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Jacobus Kapteyn Telescope
The Jacobus Kapteyn Telescope was taken out of service as a common-user facility as of August 2003
The Jacobus Kapteyn Telescope (JKT) has a parabolic primary mirror of diameter 1.0 m, and two interchangeable secondary mirrors. The telescope is usually fitted with the hyperboloid secondary mirror, which gives a conventional f/15 Cassegrain focus. The alternative f/8.06 Harmer-Wynne system uses a spherical secondary and a doublet corrector to give a field of 90 arcmin diameter for photographic astrometry over a wide field.
The JKT is equatorially mounted, on a cross-axis mount, which allows operation east or west of the pier. Normally it is east of the pier. The observing limits are currently:
A more detailed description of the optics and the mounting of the JKT is available in the Observers' Guide. For more information about the Telescope Control System please see the JKT TCS manual. For other documents see the manuals for JKT instruments.
For more information about the JKT, see the
public information web pages.
The JKT was offered to visiting astronomers with the 2k × 2k SITe2 CCD camera and the JAG autoguiding box. The camera provides an unvignetted field of view of 10 × 10 arcmin, with a pixel sampling of 0.33 arcsec.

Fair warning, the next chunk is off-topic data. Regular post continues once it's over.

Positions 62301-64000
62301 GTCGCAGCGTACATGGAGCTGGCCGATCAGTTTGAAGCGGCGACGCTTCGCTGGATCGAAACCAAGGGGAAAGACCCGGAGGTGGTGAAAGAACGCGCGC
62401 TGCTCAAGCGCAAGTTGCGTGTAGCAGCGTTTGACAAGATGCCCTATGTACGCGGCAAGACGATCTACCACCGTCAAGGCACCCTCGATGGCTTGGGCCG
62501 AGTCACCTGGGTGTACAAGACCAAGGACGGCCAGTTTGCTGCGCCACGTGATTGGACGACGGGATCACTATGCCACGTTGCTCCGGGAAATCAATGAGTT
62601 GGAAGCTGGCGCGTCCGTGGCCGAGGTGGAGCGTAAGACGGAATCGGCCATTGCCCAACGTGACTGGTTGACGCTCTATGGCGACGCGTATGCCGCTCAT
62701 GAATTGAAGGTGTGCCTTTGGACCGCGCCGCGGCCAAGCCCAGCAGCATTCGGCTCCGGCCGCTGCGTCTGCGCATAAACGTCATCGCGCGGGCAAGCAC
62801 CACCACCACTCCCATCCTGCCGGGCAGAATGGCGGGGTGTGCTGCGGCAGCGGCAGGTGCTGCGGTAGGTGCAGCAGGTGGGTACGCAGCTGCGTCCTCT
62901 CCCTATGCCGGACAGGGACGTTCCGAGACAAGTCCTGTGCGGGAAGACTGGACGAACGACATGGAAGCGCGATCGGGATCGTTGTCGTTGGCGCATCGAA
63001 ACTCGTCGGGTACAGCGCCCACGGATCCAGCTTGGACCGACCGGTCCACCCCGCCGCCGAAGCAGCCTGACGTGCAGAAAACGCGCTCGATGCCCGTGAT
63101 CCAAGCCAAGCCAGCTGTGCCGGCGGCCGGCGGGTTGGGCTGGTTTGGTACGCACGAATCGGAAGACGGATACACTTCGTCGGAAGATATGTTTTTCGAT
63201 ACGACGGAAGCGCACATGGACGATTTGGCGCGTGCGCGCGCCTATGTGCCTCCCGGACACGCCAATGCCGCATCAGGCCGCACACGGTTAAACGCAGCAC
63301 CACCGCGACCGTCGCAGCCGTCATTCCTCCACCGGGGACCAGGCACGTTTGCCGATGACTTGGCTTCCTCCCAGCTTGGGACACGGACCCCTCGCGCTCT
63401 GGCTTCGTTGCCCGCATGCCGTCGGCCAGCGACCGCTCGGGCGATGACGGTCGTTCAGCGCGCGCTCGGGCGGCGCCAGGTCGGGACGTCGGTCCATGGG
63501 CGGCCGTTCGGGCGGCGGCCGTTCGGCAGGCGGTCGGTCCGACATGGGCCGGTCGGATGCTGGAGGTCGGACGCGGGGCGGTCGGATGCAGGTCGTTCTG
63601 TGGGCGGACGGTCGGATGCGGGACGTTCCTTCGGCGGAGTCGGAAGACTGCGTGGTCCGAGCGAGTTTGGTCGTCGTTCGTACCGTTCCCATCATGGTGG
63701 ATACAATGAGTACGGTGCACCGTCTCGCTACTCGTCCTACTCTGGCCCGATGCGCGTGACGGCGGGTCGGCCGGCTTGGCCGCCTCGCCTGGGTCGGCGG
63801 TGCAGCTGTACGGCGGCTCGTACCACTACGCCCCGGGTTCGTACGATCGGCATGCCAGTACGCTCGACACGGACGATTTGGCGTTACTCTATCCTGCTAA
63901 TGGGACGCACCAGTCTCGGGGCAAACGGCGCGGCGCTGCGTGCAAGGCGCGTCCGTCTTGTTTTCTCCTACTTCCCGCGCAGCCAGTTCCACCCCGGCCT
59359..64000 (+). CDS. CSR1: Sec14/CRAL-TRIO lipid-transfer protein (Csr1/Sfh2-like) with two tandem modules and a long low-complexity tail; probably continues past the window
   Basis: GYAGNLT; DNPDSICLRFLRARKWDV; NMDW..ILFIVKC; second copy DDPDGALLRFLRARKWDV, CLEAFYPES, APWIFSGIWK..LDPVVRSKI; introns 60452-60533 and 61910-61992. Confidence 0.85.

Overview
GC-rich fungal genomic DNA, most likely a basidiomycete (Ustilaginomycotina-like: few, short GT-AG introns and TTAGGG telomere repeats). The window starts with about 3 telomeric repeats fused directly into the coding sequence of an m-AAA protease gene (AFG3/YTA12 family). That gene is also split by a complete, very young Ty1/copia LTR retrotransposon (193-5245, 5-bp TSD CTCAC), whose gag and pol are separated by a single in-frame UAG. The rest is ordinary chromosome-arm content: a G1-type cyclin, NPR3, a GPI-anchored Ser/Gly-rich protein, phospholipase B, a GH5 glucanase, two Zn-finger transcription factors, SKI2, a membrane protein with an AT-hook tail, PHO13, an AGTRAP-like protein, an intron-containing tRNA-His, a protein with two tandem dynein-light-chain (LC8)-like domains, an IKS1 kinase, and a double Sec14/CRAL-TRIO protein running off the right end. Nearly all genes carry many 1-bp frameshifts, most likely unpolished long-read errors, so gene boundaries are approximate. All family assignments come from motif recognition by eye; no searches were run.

Most of the information required for operating the telescope can be found in the Observing Guide and in the Observers' Guide to JKT JAG-CCD imaging.
An ALPHA station lpas1 runs the telescope control system. Computer lpss10 hosts the observing system, i.e. data acqusition (UltraDAS), instrument control (ICS) and data inspection (IRAF).
NB at ZD >~ 45 degrees in the west, the tracking is poor.
Jumps in tracking typically manifest themselves as
double images on the CCD.
Observers should therefore plan their observations to aovoid HA > 3 hours.
Reflectivity/scattering plots for the JKT mirrors:
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